The Kal�m Cosmological Argument

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The Kal�m Cosmological Argument

Post #1

Post by McCulloch »

The Kal�m Cosmological Argument consists of two premises and a conclusion.
  • KA. Everything that begins to exist has a cause or Whatever begins to exist has a cause.
  • KB. The universe began to exist.
  • KC. Therefore, the universe had a cause.
Using a series of sound and valid logical arguments, ToKnowHim, will show in turn, that both of the premises of the KCA are true. And that KC, the conclusion of the KCA, is therefore true.

The principle that for a thing or concept to be accepted, there must be:
  1. Empirical evidence for it;
  2. Repeatable tests of it; and/or
  3. A logical argument to support it.
If a thing or concept fails all three of those criteria, it means that we must be skeptical of that thing.

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KCA

Post #2

Post by ToKnowHim »

Welcome, McCulloch! Thank you for agreeing to debate with me. To start, here are my definitions:
The word ‘exist’/‘exists’/‘existed’ as used hear bears the meaning of actually is; things which are in reality, .things which are measurable by science and/or knowable through the senses, as opposed to mere concepts that exist in our brains.

Examples:

The earth exists. We can see it, touch it, taste it, and perform repeatable tests on it; we have empirical evidence of it.

Gravity exists. We cannot see it, touch it or taste it, but we can feel it, see its effects, and perform repeatable tests on it; we have empirical evidence of it.

The speed of light exists. We cannot see, touch, taste, or smell the speed of light; but we can measure it and perform repeatable tests on it; we have empirical evidence of it.

Counter Examples:

The number 1 does not exist. We can use a ‘1’ as a concept, to denote a quantity of a thing, but there is not a ‘1’ out there that we can see, touch, taste, smell, or perform repeatable tests on; we have no empirical evidence of a ‘1.’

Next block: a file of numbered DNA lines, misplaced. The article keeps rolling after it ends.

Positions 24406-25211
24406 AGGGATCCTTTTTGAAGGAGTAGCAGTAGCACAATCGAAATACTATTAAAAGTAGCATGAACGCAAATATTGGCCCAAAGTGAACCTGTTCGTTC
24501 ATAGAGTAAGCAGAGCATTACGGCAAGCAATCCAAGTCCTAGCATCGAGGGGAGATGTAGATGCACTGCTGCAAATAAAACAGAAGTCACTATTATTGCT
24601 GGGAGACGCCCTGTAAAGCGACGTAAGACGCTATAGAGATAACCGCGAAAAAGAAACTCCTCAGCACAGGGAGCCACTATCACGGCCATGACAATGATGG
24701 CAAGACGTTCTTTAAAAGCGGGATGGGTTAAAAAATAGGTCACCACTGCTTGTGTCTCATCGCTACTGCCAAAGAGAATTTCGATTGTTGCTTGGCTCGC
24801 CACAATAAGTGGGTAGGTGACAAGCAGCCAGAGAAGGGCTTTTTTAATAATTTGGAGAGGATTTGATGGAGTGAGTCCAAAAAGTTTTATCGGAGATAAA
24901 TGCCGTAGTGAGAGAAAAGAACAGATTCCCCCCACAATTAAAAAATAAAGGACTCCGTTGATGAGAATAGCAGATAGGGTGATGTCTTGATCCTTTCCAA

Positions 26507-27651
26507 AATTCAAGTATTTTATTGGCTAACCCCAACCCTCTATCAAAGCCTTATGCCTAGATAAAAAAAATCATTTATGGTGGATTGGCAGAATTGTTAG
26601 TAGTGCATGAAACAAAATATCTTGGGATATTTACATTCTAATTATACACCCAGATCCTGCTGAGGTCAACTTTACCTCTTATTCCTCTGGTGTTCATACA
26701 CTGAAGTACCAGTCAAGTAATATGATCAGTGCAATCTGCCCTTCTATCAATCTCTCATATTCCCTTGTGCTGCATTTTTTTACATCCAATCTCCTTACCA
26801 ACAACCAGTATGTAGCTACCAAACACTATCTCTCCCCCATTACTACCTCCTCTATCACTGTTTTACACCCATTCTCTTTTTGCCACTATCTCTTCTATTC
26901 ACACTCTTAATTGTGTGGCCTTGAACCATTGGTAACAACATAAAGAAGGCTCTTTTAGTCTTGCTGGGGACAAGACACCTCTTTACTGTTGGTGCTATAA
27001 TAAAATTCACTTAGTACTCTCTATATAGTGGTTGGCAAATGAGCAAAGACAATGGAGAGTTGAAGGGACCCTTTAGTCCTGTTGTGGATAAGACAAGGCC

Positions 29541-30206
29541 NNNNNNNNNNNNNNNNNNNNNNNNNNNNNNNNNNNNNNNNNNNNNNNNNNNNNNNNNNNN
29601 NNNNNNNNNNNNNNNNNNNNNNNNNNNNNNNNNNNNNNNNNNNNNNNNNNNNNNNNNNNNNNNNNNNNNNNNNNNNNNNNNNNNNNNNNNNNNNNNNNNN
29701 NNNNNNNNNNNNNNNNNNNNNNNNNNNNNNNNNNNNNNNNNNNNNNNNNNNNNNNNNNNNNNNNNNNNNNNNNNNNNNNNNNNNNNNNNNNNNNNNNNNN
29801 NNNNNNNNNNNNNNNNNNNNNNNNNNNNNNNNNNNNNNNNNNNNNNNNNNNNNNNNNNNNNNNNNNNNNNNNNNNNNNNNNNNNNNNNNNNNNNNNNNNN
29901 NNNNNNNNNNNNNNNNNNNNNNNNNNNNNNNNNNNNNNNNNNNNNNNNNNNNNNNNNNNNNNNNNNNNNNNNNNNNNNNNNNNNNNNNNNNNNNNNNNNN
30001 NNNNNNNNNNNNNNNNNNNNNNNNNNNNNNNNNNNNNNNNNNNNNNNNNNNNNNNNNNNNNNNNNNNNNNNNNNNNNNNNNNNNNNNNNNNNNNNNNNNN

Freedom does not exist. We use the concept of freedom; this concept has been developed over many centuries, but it is not a thing that we can see, touch, taste, smell, or perform repeatable tests on; we have no empirical evidence of ‘freedom.’ Any ‘measure’ of how ‘free’ someone or something is (or unfree) is purely subjective.

The dictionary definition of exist is also instructive:

: to have actual being : to be real
: to continue to be or to live

1 a : to have real being whether material or spiritual <the largest galaxy known to exist>
b : to have being in a specified place or with respect to understood limitations or conditions <strange ideas existed in his mind>

2 : to continue to be <racism still exists in society>

3 a : to have life or the functions of vitality <we cannot exist without oxygen>
b : to live at an inferior level or under adverse circumstances <the hungry existing from day to day>

Exist is used here as defined above, and as defined in item 1a and 2.


The word ‘cause’/‘caused’ is used with its dictionary definition:

: something or someone that produces an effect, result, or condition : something or someone that makes something happen or exist
: a reason for doing or feeling something
: something (such as an organization, belief, idea, or goal) that a group or people support or fight for

1 a : a reason for an action or condition : motive
b : something that brings about an effect or a result
c : a person or thing that is the occasion of an action or state; especially : an agent that brings something about
d : sufficient reason <discharged for cause>
2 a : a ground of legal action
b : case
3 : a matter or question to be decided
4 a : a principle or movement militantly defended or supported
b : a charitable undertaking <for a good cause>


Cause is used here as defined in item 1b. The word ‘begin’/‘began’/‘beginning’ of a thing means that before its ‘beginning,’ it did not exist at all in any sense whatsoever. The dictionary definition is also helpful:
: to do the first part of an action : to start doing something
: to start to work on, produce, or give attention to (something)
: to cause (something) to start

intransitive verb

1 : to do the first part of an action : go into the first part of a process : start